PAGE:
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For years, advocates and San Diego County grand juries have been urging city leaders to axe the so-called People’s Ordinance, which requires the city to provide trash pickup to residents who have direct street access.
In reality, that has meant that most, though not all, residents in single family homes do not pay a special fee for trash pickup. At the same time, most, though not all, residents in apartments and condos must pay special fees for private trash collection. The inequity has provoked countless ideas about reform from the conservative (the city should get out of the trash business entirely and let everyone pay trash companies to come) to the progressive (the city should charge everyone a fee and provide the service to everyone).
Most changes to this arrangement would require a public vote.
The news: Last week, the city’s Independent Budget Analyst released a new review of the costs of the entitlement.
The report, set to be reviewed Thursday by the City Council Environment Committee, found that the People’s Ordinance cost the city more than $260 million over the last five fiscal years, including more than $30 million annually from the day-to-day fund that pays for police and libraries.
The leader of that committee, Councilman Sean Elo-Rivera, has been obsessed with changing the People’s Ordinance.
Lisa Halverstadt chatted with Elo-Rivera about the new report, what freeing up money the city now spends on free trash collection could mean for city services and his potential next steps in a new Q-and-A.
“It’s an unfair system that results in nobody getting the level of service that they want and the whole city not getting the world-class services that they deserve,” Elo-Rivera said.
In case you haven’t heard by now, San Diego Mayor Todd Gloria appeared in a video that was a knock off of Mark Morrison’s “Return of the Mack.” In it, he made jokes at his predecessor’s expense. Many people didn’t find it funny and they fell into one of a few categories: they shrugged, they were confused, they got angry.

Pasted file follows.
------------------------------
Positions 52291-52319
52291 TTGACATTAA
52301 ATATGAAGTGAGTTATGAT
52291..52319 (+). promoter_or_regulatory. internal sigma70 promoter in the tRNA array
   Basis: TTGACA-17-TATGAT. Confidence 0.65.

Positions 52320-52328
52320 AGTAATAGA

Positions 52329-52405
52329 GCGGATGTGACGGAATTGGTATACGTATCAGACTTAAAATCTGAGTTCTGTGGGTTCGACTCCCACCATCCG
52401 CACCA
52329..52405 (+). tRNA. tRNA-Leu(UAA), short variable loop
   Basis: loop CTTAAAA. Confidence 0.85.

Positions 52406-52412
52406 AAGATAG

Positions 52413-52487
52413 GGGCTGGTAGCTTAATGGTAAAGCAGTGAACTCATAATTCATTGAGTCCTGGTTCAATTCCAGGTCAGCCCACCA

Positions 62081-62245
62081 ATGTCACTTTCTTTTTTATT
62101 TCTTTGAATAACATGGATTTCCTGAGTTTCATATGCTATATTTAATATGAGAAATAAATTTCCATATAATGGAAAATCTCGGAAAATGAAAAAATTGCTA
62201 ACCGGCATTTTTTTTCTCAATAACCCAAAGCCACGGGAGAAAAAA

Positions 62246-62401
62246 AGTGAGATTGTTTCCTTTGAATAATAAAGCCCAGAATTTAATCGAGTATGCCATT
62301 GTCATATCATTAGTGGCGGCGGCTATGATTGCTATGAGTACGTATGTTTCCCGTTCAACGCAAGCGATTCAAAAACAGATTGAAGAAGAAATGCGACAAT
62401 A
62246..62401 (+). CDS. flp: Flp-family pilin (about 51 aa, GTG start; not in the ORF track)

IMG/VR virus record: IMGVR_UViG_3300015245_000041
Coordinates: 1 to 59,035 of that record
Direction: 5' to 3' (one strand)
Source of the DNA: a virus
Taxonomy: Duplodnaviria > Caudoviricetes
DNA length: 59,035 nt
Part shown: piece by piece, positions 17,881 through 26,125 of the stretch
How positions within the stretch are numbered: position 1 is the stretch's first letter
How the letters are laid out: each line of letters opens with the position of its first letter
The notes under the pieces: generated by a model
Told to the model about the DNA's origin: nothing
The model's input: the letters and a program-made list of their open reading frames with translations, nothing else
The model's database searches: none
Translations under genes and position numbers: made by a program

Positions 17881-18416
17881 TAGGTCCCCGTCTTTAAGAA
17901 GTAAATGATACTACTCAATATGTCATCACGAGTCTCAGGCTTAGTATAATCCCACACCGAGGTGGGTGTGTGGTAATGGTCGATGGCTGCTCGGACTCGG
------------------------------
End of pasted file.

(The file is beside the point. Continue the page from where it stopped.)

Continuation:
Scott Lewis considers the video in the Politics Report and the tradition of dorky political videos in San Diego that the public doesn’t often see. He concludes that the internet and a vastly different electorate have disrupted San Diego politics. “What made sense in a ballroom at the Town and Country filled with insiders who understand insider jokes looks really weird as a random video on Facebook or YouTube,” he writes.
Indeed. Another way to view the video is that politics and culture are indistinguishable from one another after years spent stripping the public forum of its ideological character. Everyone, politicians included, just want to be media stars as they come to terms with the reality of having little actual control over the machinery of the state and world events. The shock is out of character for what most people have come to expect of public affairs.
Or that’s what some would argue. Yes, some.
Reminder: Politifest is just two weeks away and today is the last day to take advantage of early-bird pricing.
This year’s debates, panels and one-on-one interviews will dive deep on law and justice in our region. We’re bringing together officials, experts and members of the community to discuss smart tech, sentencing disparities, policing homelessness and more. We’ll also host a free debate with the candidates running to be San Diego’s next sheriff.
Get access to the whole week of virtual events, or buy a single-day ticket. Bonus: If you’re not already a VOSD member, signing up for the full week will give you access to great member benefits like the Politics Report. As always, student tickets are free.
Correction: a story last week about the end of the eviction moratorium misstated the total amount of estimated rent debt in California and the timeline for when certain protections still apply.
This Morning Report was written by Lisa Halverstadt, Jesse Marx and Megan Wood, and edited by Scott Lewis.